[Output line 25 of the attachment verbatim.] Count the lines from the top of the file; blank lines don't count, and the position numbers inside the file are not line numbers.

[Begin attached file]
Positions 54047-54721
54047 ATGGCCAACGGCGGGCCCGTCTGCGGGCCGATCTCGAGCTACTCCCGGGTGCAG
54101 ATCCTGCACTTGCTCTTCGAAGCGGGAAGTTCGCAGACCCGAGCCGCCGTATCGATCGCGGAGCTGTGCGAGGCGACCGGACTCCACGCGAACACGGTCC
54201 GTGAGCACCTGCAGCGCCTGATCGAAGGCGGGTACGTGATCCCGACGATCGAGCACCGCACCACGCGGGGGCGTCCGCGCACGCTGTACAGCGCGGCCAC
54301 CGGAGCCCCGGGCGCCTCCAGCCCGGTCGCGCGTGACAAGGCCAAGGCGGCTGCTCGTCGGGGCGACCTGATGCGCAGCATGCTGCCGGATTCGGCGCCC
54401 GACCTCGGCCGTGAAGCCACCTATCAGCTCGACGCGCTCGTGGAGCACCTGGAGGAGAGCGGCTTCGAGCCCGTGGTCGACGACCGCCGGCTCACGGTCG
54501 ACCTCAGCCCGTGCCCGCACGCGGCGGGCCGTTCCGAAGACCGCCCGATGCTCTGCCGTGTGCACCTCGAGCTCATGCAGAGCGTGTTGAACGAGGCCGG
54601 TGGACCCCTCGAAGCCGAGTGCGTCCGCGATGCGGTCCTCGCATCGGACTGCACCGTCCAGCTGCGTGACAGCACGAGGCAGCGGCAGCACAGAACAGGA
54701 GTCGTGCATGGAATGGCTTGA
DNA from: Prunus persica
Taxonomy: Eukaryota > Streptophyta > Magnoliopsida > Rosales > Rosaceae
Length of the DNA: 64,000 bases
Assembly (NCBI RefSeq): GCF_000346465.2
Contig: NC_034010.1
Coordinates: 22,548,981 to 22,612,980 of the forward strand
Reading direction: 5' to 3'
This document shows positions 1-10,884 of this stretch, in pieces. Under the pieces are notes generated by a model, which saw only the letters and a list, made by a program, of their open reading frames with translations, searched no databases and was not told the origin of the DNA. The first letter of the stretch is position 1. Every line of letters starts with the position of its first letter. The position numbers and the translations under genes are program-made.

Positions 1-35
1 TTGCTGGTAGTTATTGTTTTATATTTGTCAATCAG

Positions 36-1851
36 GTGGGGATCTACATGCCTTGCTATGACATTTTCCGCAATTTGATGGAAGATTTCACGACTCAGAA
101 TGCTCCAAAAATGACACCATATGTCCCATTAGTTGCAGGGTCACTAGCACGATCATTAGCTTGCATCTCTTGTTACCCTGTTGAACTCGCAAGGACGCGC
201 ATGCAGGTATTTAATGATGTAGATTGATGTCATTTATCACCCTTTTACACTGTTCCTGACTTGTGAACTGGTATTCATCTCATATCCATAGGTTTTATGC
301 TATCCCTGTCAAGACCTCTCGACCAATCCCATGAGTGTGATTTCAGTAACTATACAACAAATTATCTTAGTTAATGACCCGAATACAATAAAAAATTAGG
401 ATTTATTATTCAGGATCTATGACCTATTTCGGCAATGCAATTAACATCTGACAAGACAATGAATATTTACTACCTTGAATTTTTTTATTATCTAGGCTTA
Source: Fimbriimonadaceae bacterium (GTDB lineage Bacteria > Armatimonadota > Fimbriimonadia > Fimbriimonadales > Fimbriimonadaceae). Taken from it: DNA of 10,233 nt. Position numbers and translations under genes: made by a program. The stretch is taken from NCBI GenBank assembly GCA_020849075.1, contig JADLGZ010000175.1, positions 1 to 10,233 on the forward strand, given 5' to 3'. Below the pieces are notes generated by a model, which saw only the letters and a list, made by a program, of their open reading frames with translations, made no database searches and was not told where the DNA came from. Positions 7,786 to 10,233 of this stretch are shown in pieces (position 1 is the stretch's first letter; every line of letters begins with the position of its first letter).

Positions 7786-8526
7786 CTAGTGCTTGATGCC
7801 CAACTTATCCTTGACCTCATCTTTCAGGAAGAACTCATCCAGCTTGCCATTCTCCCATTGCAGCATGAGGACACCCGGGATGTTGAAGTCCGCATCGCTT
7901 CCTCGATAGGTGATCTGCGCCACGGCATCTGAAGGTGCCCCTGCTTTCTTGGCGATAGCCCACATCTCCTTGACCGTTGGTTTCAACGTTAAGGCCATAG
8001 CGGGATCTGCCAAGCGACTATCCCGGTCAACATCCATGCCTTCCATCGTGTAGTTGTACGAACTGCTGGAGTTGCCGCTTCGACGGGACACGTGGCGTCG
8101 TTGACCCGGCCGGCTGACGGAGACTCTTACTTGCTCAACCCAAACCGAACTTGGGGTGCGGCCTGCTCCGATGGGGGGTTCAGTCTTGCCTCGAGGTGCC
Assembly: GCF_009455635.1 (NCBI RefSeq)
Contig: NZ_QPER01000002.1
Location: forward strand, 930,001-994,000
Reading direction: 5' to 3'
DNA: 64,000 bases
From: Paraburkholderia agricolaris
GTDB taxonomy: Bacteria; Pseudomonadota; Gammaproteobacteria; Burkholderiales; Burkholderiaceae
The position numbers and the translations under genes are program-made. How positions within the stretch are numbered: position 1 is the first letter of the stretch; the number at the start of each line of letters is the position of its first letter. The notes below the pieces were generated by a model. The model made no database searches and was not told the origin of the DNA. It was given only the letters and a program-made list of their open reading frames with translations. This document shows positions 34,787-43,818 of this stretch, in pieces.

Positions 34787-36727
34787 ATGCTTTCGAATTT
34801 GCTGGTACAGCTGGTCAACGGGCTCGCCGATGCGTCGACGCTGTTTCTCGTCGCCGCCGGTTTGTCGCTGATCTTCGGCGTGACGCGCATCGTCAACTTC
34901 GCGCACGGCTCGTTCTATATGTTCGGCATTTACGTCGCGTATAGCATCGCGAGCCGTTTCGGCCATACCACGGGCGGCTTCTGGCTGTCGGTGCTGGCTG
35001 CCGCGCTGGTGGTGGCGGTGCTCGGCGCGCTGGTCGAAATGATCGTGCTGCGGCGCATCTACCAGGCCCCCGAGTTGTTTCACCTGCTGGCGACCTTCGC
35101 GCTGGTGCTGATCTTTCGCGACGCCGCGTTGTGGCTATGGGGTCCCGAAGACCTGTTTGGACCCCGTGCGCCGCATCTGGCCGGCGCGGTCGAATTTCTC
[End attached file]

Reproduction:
401 ATTTATTATTCAGGATCTATGACCTATTTCGGCAATGCAATTAACATCTGACAAGACAATGAATATTTACTACCTTGAATTTTTTTATTATCTAGGCTTA